WRC 2 may have difficulty appealing to a larger audience as a result of some rough edges, but it really excels at what it aims to do. Kind of the natural comparison for the game would be to Codemasters' DiRT series (or more specifically in this case, DiRT 3), as they're really the only modern rally games on the market.
The gameplay for WRC is really spot-on. The cars feel good and weighty, and drifting is fun but not too easy. The campaign mode has players go through a WRC Championship in the standard calendar event format that many racing games have used in the past. A neat differentiator here though is that players get to build their entire rally team, hiring mechanics and office workers. The different workers have different stats that will allow you do things like take on multiple R&D tasks at once or get new sponsors more quickly.
The main spots where WRC kind of falls flat are made even more evident by how polished the DiRT games are. The UI in the game is really generic and not very well designed. Certain menu options aren't always present in their logical places and they're too heavily layered; getting to R&D for a specific car is something like seven layers deep from the campaign menu and similar design choices to that make the out-of-race experience less enjoyable than it should be.
The game also has issues graphically, both from a quality and performance standpoint. Many of the textures are flat and/or blurry, and the experience pales in comparison as DiRT is surely made on such a higher budget. I have a fairly competent GPU (XFX 7870 w/ 2GB DDR5) and still had to turn off basic graphical options to get the game to run at a steady frame rate.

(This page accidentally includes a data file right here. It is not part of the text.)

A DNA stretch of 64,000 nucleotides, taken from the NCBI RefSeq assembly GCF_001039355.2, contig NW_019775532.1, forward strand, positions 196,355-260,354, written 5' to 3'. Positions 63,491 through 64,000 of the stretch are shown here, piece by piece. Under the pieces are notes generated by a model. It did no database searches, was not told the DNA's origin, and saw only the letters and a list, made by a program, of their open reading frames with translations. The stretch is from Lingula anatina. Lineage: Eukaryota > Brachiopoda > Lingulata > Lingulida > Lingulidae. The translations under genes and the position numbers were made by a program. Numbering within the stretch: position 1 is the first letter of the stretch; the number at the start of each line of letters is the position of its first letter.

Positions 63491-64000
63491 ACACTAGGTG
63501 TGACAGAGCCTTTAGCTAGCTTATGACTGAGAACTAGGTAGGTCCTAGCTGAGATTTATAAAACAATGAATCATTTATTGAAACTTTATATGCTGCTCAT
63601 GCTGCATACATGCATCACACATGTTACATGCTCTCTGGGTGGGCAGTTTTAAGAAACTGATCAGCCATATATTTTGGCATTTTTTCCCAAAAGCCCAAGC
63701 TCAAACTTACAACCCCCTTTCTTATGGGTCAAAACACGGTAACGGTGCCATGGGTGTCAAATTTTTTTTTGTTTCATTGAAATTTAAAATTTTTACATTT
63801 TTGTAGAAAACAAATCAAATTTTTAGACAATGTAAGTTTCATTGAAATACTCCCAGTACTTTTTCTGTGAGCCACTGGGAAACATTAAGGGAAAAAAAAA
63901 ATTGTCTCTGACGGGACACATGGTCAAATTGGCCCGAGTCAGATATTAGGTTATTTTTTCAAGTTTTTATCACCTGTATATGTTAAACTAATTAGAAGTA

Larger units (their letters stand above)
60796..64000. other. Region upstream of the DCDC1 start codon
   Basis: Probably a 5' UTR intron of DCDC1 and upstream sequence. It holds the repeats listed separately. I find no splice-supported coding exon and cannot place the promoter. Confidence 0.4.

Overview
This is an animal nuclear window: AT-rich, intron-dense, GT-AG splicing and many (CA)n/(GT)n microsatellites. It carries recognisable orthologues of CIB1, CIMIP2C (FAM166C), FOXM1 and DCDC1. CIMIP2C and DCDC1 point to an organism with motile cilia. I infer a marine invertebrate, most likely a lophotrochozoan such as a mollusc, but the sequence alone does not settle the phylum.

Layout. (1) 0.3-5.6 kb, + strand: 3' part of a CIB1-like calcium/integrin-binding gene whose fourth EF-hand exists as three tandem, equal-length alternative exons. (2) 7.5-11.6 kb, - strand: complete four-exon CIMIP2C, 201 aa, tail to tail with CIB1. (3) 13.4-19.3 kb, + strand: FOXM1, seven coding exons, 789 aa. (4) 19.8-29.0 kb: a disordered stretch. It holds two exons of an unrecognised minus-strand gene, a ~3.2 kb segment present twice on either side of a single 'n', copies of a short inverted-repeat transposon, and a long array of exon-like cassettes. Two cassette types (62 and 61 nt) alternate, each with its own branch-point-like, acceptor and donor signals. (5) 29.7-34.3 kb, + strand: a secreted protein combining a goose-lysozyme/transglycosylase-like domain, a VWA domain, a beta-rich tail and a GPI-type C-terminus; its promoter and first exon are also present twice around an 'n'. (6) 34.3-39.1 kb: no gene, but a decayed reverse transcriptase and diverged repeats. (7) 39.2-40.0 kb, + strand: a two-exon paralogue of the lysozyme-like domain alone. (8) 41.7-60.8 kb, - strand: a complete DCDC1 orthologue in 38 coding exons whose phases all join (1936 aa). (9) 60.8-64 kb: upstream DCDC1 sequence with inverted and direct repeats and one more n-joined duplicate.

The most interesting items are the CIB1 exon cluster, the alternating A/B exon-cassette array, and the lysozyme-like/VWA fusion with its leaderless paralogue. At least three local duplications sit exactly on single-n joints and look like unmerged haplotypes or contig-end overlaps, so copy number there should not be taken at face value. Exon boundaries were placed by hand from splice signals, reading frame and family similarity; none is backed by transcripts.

WRC 2 is a great game that simply lacks some polish. The gripes I have with the game are fairly minor and just aren't as important as how good the racing feels. The game hits on the notes is needs to, and it really feels like Milestone would make a ridiculously good rally game if they were to have the same budget as the DiRT series. If you have any interest in rally racing, this is a game worth picking up.
Milestone is trying hardmurgo23 | March 31, 2013 | See all murgo23's reviews »
With a wide variety of tracks, cars and vehicles to master there's a wealth of things to do in WRC 2. It's just a shame that the package lacks the polish and nuance of its peers, creating a functional and accurate driving experience without any of the pizzazz. The campaign at least tries something a little different, serving up a career mode as much about the managerial aspect of a rally team as it is the driving. But it's a shame that Milestone hasn't managed to stamp its personality on other aspects of the experience, with the empty minimalistic menus and sombre presentation giving the game something of a down-tempo feel throughout.